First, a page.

A man has to know his limitations

When I came home from the ride today, some 5 ½ hours after I left, stumbling into the house like a drunk, clothes spattered in mud, my wife indicated that I had wasted another day.  Now, she’s partly right on this count as I have limited time with the family-I mean we all do I suppose-so pick your poison.  Mine just happens to be this sort of existential experience I gather being on the bike for unusually long periods.  I have a picture on a shelf in my study of the start of a late season race in 1985 in Connecticut.  It was my first Cannondale bicycle.  They were just introduced a couple of years before.  The concept of aluminum was fairly new then.  I was racing and working for them.  I took a lot of heat racing an oversized aluminum, US made bike in a sea of Colnago’s, Masi’s, Merckx and Pinarello’s.  These were not just the names of bicycles.  These were the great men of cycling.   When I was to travel to Europe a few years later to race for a season in Belgium, Cannondale’s still weren’t allowed under UCI rules.  So I had picked up an Atala frameset made out of Columbus SLX tubing.  

My Cannondale had those waterbottle cages that were velco and the bottle had a patch on it as well!  It’s a Fall afternoon with the sun at a steep angle.   I am just clipping into my cleats.  The Campagnolo track pedals had this little tab on the underside of the pedal when you scraped your shoe against it, the pedal cage elegantly flipped up and in you went. I would tighten my leather Binda toe straps in a revolution or two.   It was a hilly road race and I remember I had just gotten new shoes, they were leather Duegi’s with wooden soles.  They were wooden because you had to actually nail your cleats on to the soles.  In those days, you would ride for a day without cleats and the pedals would leave an indentation on the wood and you would align your cleat to this mark and nail it on with a hammer and tacks. I am wearing a leather hairnet in the picture, looking a bit like an old footballer-but we all did.  I still have the strap from my hairnet somewhere in the basement, the rest of it lost to sweat and crashes.  The photo captures my first pedal stroke of a long relationship with this bike.

A group of us met at Bike and Bean today for a longish ride on a warmish day.  It was in the high 40s with a Southeast wind blowing when I left my house at 10:30.  The flurry of emails this morning indicated that a group was interested in doing the Nashville 90 today.  Now, I have done the 90 before and I can tell you that it can make a strong rider call their girlfriends for a car ride long before you reach the town the ride was named for.  I’ll leave Nashville for March.  A man has to know his limitations.  But that’s the beauty of the bike.     

As usual, my kids ate all of my Clif Bars and the bread was still in the freezer so I got on the bike with just some fruit and an expired Gu I found in my race bag.  I met the group over at Bike and Bean.  Real friendly guys.  You would like them.  Tim on a LeMond and Don, the proprietor, on a nice cross bike.  Jason Urbanski and a former Turtle, Ren-jay Shei rolled up right at 11 as the bells rang at IU.  About eleven of us were there at the start and we meandered over to 446 and headed South.  Colin Allen joined us along the way.

The roads were wet and it was overcast.  The first flat occurred right on Knightridge near the 500m marker for the Wednesday Worlds (don’t try to find this as it’s just a tree that I have picked out during a reconnaissance ride!).  One of the IU riders punctured when a small shard of glass made it through the treads of an old tire.  We booted the gash with a wrapper from an oatmeal bar, all watched as he fixed the flat, then carried on.  Well, the fix didn’t take and we stopped again to correct a mile or so down the road.  We continued on and then another flat occurred on 446 out near the lake. By this time, Gary Palmer joined us (after a tough Ketcham hill workout) and a couple of riders decided to turn back (no correlation).  We just had a few miles to go to the flashers on 58 so a splinter group formed, bid Adieu to the 90 mile group in favor of a 100+K ride.  Me, Gary, Colin and Jason were joined by Kevin, Don and Tim.   We rolled along with a nice tempo and had some pretty good early season efforts up the climbs West of the lake and out by North Lawrence.  Don flatted and made quick work of getting back on the road.  By now I was hungry and cooling down.  The 4 strongest, Gary (despite his heroic pre-workout), Don, Kevin and Colin were setting the tempo up the climbs.  The other three of us were wondering when this was going to end! We got squeezed off the back on the route heading back on old 37.  Colin had enough about midway and I was able to bridge to him as we put together a shabby but successful chase that got us back in contact with the three over by the Starlite drive-in.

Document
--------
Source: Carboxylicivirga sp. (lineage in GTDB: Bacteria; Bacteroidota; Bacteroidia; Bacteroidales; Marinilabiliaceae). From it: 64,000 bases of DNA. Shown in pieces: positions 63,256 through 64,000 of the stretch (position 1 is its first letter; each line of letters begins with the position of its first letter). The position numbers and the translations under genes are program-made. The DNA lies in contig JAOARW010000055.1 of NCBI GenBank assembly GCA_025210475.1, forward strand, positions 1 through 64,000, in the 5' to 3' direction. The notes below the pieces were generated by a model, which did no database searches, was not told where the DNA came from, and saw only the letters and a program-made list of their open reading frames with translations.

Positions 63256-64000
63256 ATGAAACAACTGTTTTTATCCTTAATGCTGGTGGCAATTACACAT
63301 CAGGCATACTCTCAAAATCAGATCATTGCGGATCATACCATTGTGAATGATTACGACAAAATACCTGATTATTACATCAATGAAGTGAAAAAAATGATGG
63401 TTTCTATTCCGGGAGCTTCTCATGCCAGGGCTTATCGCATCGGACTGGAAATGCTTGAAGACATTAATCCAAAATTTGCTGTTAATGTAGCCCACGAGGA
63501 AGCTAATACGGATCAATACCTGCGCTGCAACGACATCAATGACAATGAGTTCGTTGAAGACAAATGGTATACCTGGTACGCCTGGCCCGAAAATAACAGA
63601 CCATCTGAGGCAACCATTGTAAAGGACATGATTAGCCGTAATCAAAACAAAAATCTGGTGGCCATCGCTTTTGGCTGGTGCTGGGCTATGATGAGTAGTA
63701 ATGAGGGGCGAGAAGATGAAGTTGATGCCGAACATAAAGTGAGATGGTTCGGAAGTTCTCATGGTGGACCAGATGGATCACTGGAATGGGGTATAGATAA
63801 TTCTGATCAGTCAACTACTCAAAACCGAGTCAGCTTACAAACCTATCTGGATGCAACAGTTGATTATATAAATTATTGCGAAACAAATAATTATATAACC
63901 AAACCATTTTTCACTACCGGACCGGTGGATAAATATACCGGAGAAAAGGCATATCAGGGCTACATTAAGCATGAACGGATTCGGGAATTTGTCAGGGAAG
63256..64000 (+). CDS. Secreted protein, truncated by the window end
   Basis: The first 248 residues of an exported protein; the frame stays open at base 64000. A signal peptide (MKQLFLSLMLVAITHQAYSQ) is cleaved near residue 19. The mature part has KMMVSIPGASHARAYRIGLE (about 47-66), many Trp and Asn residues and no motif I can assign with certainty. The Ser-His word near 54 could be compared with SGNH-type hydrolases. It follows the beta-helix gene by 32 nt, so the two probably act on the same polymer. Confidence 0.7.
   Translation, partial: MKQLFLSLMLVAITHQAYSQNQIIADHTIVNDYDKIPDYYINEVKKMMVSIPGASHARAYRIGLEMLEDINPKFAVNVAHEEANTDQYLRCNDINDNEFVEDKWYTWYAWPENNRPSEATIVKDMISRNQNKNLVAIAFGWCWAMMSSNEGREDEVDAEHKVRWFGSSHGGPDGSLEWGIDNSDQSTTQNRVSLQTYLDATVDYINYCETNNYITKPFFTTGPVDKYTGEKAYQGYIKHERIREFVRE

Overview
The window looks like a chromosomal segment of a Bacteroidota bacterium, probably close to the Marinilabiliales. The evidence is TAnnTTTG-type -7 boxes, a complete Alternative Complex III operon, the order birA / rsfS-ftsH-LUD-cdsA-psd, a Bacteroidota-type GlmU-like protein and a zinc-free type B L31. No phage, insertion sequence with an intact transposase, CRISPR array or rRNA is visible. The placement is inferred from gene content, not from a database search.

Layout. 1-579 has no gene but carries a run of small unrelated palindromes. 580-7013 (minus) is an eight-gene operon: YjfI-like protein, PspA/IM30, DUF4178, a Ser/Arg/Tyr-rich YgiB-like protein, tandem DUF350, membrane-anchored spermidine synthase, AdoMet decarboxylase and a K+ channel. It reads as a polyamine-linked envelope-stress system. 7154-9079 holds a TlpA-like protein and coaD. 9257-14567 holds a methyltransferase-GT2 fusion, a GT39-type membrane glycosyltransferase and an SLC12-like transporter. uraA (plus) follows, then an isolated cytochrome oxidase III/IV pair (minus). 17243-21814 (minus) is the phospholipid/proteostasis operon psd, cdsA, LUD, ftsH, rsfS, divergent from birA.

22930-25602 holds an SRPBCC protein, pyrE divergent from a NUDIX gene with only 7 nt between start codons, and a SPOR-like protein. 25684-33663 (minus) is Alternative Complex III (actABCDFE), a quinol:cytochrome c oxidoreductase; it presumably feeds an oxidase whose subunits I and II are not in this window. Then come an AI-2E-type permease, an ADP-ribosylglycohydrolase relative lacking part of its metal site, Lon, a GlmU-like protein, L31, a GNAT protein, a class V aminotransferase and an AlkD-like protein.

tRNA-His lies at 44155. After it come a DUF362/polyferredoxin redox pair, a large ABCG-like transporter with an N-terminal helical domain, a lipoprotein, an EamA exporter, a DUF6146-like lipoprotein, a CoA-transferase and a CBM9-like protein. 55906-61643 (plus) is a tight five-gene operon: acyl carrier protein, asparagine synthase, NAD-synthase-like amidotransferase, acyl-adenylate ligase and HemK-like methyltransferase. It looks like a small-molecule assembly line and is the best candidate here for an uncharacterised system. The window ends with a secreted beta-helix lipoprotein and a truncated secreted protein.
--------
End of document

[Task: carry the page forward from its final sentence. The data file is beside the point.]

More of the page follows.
Once through Clear Creek as we neared town our group slowly disbanded until it was just me and Jason left heading toward Kirkwood.  He pulled off in town and I headed back down Cascades.  I was on that same bike that I rode in that Fall race long ago.  It’s painted now, no longer black, but TDF yellow.  It still has its original steel fork.  I’ve upgraded the drivetrain over the years.  It’s still Italian, Campy Chorus, and I have a set of Ksirium wheels set up with a 10 speed cassette.  I’ve had to put a 9 speed chain on, and the shifting is a little finicky even though I still have downtube shifters.  But Italian powerplants were always that way. I shifted into the big chainring and heard the sweet sound of the chain dropping neatly onto the 53 as I headed for home.